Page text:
That was when his decision to switch to open water became final. He'd been flirting with it and achieved very promising results. "Listen. It wasn't like when I was 10 years old that while everybody in my club wanted to be Michael Phelps, I dreamt of swimming countless kilometers in 18-degree water among waves and currents. This just happened, and I made the decision that open water is my element." This proved to be another in the series of good decisions since after the three medals at the EC and the Cup triumph, he was voted LEN Open Water Swimmer Of The Year in early 2019. He'll turn 23 in the year of the Tokyo Olympics - and the arc of an open water swimmer's career is much wider and longer than that of the pool swimmers'. "Listen, all I know is that I want to see myself in the water five years from now. And if I happen to stop once for good, my final swim will be the Balaton Crossing, across the lake. One long swim of 80k without getting out of the water, with a new record. By then I'll be older and crazier."
10-Quick-Questions for Kristóf
25 or 50 - 50
Favorite distance in the pool - 800 Meter Freestyle
Favorite style - Backstroke
River or lake - River, because it's easier to make mistakes and it's harder to win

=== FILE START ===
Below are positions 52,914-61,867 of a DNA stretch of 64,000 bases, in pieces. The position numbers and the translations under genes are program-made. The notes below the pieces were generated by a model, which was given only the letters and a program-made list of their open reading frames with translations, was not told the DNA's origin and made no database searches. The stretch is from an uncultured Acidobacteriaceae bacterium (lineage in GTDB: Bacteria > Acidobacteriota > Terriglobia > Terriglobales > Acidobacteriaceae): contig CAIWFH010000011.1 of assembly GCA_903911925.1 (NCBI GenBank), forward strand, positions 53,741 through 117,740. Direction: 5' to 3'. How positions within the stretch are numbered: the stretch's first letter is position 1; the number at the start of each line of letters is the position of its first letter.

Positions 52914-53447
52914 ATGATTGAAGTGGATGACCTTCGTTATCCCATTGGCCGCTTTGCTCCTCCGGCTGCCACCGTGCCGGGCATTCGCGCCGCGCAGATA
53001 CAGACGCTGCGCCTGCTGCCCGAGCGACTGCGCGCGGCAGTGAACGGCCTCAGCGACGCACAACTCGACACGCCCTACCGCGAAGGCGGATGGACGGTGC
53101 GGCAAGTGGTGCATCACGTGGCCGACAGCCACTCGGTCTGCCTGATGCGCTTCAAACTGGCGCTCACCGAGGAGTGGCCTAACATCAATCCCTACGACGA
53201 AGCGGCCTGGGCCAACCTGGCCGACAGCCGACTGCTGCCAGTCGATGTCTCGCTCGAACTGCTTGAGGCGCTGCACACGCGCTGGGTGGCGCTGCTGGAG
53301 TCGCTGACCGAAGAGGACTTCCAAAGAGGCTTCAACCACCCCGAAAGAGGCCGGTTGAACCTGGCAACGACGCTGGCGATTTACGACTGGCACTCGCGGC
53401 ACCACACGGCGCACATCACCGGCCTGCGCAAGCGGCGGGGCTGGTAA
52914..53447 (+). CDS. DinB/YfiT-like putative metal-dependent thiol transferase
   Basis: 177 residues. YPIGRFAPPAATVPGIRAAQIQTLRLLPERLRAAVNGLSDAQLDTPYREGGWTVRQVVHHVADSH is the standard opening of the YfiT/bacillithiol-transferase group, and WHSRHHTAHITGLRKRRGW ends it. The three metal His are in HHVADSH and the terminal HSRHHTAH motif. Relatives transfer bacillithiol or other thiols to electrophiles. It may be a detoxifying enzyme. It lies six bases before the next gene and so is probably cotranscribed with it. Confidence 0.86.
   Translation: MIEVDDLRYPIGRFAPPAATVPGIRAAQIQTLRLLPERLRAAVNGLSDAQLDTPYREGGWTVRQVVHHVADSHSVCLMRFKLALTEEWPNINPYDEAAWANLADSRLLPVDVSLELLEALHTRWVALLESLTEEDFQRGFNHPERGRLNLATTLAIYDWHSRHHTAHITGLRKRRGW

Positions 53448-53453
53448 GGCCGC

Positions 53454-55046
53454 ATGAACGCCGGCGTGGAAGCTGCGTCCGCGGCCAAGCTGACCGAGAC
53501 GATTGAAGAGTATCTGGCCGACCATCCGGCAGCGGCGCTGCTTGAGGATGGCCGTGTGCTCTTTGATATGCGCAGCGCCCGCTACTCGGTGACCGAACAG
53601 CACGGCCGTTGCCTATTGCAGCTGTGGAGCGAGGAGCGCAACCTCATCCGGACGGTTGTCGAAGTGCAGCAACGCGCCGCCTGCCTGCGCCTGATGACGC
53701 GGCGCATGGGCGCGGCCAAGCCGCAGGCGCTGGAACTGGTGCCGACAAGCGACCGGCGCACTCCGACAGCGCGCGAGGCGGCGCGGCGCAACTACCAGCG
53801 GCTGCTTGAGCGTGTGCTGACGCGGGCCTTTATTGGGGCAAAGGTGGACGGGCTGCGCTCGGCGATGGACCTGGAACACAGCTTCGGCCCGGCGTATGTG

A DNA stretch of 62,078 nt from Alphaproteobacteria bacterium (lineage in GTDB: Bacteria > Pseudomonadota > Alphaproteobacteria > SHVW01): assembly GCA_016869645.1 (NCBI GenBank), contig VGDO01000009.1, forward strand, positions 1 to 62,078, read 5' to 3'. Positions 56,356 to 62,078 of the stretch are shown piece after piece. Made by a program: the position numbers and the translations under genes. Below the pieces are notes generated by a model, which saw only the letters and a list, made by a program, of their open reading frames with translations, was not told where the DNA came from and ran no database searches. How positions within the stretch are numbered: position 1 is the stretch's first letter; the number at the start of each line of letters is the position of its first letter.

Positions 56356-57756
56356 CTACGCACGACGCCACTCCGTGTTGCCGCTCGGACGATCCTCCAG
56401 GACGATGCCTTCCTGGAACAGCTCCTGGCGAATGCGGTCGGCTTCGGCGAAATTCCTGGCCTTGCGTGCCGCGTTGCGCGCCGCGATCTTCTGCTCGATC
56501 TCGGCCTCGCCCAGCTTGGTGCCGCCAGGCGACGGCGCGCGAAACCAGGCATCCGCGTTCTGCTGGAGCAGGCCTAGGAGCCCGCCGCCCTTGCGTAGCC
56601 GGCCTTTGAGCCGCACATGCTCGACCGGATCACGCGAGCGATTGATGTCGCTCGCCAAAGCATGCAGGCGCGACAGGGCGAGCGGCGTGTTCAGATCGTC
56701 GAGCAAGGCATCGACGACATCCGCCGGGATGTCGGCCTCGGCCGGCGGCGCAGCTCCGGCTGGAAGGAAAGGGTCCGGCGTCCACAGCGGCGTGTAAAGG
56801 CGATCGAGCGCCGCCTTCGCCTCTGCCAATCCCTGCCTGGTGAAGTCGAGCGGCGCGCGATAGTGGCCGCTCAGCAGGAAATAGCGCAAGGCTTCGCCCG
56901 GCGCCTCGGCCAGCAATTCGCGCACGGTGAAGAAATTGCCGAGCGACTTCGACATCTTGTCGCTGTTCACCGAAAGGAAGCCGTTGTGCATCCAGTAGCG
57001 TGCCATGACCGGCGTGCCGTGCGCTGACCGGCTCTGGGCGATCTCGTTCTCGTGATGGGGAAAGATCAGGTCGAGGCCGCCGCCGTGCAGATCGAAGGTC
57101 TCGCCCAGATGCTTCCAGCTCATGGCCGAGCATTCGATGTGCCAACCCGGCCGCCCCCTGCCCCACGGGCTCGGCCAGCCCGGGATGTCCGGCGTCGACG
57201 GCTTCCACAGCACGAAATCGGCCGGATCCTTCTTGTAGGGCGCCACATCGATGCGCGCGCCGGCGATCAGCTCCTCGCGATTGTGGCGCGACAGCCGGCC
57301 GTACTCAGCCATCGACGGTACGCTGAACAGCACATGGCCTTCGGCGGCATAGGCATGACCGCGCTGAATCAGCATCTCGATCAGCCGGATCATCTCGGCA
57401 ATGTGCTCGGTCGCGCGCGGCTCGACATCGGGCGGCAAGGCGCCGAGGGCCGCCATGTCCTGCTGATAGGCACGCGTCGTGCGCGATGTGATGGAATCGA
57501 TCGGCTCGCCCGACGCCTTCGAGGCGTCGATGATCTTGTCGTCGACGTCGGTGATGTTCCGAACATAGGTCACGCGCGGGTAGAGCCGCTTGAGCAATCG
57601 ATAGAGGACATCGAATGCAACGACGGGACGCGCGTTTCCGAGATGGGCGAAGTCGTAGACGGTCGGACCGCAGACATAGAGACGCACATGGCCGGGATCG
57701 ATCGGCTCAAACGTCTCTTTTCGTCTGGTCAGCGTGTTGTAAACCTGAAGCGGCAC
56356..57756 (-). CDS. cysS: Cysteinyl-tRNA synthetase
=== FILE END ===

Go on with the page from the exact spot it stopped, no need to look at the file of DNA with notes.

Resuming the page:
Freshwater or saltwater - Freshwater
Cold or warm water - Cold
With or without neo - Without, I'm not much of a fan
With or without earplugs - Without
One cap or two - One
Longest swim - 25k
A highlightvideo of the recent FINA Marathon Swim World Series in Balatonfüred where Kristof managed to finish first:
Read our Interview with Ultraswimmer Attila Mányoki here!
Interview: Lyman Zerga
Pictures: Copyright by Kristóf Rasovszky
Ab sofort dürfen wir euch Gastartikel von einem Mastersschwimmer der österreichischen Freiwasser Szene zum Lesen anbieten! Es freut uns sehr, dass wir mit OpenWaterSchwimmen.com Menschen die in ihrer Freizeit gerne Geschichten bzw. Artikel und Berichte schreiben eine Plattform anbieten können, auf der diese auch gelesen werden. Die Artikel von unserem neuen Redakteur werden ausschließlich auf Englisch erscheinen. Solltet ihr Fragen oder Feedback an den Redakteur haben, leiten wir ihm diese gerne weiter.
Bei Fragen bzw Feedback an den Autor dieses Artikels bitten wir diese an firstname.lastname@example.org zu schicken!